The Erasmus Student Network works with around 160, 000 students every year and has a network that spreads over 36 countries; which is growing ever year. They advertise their aim as ‘working in the interest of the international student.’
We hear about the ‘student experience’ all the time – going to live in a new country for a semester (sometimes even a year) and it may indeed be a culture shock for some; there are language barriers, culture barriers and new friendships to make.
Then there is the wild partying, the tourist attractions, the extra curricular activities, the sunshine (for some) and then the living way from home…
But what about the 430 institutions that take these students in? I am not talking about the exchange office which is overloaded with applications, module choices and questions – but the lecturers who work there and students who learn there too. Has anybody asked about their experiences?
Mireia Galceran, a journalism student from UPF who has had exchange students in her classes for the past two years says that the impact of different nationalities coming into her university is “all positive. It gives us the opportunity to meet people from other places and enrich our knowledge about other places. Nothing changes in class, the dynamic of the classes and subjects are all exactly the same.”
Universitat Pompeu Fabre in Barcelona is part of this network and was one of the first Spanish universities to offer 100% of their study programmes adapted to EU. They have around 600 exchange students from all over the world each year and offer courses in Spanish, Catalan and English. Mireia is just one of 12,000 students at the university who have exchange students in their classes every year.
Shannon McGurin, a journalism student from Scotland is currently studying at UPF:
“I went on exchange because I wanted to see another part of the world that I had never been to and UPF had great reviews as a university. Barcelona is also a very cultured city and I thought it would be interesting to see how my course (Multimedia Journalism) would be taught in another country. I had also never lived away from home before and this gave me the opportunity to do so.”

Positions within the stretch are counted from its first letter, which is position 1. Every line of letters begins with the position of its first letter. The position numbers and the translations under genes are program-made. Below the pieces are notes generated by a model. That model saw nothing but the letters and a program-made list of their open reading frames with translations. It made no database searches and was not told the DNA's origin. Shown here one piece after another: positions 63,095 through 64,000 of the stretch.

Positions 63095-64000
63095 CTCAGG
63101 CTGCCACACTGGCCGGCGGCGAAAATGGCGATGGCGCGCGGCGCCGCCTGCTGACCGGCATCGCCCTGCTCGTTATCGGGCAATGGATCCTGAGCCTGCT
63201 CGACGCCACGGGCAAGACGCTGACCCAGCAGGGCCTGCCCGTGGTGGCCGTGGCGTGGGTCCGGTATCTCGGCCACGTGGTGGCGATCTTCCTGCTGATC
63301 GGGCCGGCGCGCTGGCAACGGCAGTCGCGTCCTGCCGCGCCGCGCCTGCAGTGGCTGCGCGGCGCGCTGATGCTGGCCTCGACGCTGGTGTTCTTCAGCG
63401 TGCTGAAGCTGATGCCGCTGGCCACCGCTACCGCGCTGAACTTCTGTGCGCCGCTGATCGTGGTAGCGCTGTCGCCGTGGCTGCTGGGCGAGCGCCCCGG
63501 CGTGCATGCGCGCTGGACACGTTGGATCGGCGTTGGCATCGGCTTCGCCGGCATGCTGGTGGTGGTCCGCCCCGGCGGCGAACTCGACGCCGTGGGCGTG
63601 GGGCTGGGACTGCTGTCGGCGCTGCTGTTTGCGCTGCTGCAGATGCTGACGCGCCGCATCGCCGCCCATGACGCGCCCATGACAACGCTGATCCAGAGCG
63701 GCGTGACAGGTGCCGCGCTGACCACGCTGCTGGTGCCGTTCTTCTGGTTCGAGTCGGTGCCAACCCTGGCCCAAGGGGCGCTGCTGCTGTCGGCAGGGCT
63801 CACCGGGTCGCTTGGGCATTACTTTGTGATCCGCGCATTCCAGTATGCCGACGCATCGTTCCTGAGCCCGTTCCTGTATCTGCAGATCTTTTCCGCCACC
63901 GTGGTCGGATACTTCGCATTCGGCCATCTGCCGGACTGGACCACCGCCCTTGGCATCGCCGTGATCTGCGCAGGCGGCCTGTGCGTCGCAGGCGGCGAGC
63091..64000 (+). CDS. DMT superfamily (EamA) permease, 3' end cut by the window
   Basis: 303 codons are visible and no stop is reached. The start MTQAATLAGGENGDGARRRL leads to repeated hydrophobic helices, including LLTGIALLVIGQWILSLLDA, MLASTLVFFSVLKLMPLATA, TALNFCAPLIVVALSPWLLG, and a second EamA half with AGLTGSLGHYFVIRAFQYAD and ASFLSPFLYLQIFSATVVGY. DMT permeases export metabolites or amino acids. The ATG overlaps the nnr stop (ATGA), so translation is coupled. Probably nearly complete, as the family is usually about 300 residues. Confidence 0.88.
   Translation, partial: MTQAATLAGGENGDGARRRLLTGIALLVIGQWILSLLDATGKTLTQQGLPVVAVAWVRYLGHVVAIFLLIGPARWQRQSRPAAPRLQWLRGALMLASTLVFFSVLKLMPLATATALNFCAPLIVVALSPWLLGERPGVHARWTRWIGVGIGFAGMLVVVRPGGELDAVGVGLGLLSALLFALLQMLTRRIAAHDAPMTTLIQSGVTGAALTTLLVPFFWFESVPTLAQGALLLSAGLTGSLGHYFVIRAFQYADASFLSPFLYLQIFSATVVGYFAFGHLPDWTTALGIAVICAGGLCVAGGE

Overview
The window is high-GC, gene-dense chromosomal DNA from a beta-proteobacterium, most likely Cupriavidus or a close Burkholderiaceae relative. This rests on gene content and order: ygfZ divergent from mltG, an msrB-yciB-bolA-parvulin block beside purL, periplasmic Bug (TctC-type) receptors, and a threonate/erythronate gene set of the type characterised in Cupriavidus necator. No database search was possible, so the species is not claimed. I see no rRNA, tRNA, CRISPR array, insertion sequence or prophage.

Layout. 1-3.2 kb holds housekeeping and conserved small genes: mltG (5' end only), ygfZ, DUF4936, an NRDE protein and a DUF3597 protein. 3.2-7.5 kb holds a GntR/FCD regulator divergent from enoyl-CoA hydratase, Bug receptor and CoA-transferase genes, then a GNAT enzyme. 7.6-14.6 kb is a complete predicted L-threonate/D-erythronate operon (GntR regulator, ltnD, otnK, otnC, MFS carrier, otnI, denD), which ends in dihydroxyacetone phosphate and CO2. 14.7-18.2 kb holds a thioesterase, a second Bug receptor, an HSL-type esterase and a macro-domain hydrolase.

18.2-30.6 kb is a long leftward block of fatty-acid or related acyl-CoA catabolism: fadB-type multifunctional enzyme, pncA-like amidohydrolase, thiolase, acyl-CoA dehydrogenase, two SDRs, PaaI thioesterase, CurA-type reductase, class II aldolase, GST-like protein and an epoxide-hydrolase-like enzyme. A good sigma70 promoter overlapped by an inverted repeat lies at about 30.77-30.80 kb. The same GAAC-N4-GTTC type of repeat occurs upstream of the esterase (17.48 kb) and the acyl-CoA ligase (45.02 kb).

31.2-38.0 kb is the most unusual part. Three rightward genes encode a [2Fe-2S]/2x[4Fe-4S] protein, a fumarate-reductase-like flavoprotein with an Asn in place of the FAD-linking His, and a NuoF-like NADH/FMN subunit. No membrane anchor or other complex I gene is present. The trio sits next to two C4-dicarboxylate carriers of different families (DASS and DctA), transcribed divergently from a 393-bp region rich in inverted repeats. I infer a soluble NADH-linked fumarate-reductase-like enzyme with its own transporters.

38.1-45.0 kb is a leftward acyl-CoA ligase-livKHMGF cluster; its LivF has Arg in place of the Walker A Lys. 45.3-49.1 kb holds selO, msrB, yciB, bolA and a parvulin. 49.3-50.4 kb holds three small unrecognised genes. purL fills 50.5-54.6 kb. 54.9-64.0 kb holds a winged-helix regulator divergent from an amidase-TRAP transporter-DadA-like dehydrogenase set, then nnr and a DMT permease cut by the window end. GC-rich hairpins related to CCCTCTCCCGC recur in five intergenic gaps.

At Shannon’s home university, Glasgow Caledonian University, she also has had exchange students in her class like Mireia:
“In my second year at university I met two exchange students, one from America and one from Madrid, and I got to hear about their experiences – if they never came over then the idea wouldn’t have been in my head in the first place. Having exchange students in my class didn’t affect any of my classes as such but there was a certain language barrier when partnered up them – often just because of the difference in terms taught in our home universities. This didn’t put me off though.”
After only two months at UPF, she has already begun to see how it is not only her, and her new friends, that have had struggles adapting to new cultures:
“I think for the lecturers who originally speak Catalan and not English, it makes it harder for them because they have to switch between different languages in class. They don’t make it look too difficult but I couldn’t do it myself. In one of my classes, the majority is taught in Catalan so often the lecturer has to translate it into English for the exchange students who don’t speak the language. However, we aren’t treated any differently so I don’t think it affects the other students too much.”
Mònika Jiménez-Morales is the researcher and lecturer who runs the class Shannon is speaking about, “This is the first year I teach in English and it has been a bit crazy. I have 22 foreign students in the class but it is not the quantity that is the problem.”
Mònika’s background is in Advertising and the impact it has on teaching children and teenagers, etc, although this year she is running an Event Communication module which has been more popular than first antisipated. She has found herself teachering international students from all sorts of backgrounds; journalism, audiovisual communication, business, translation, to name just a few. And that is not the only problem.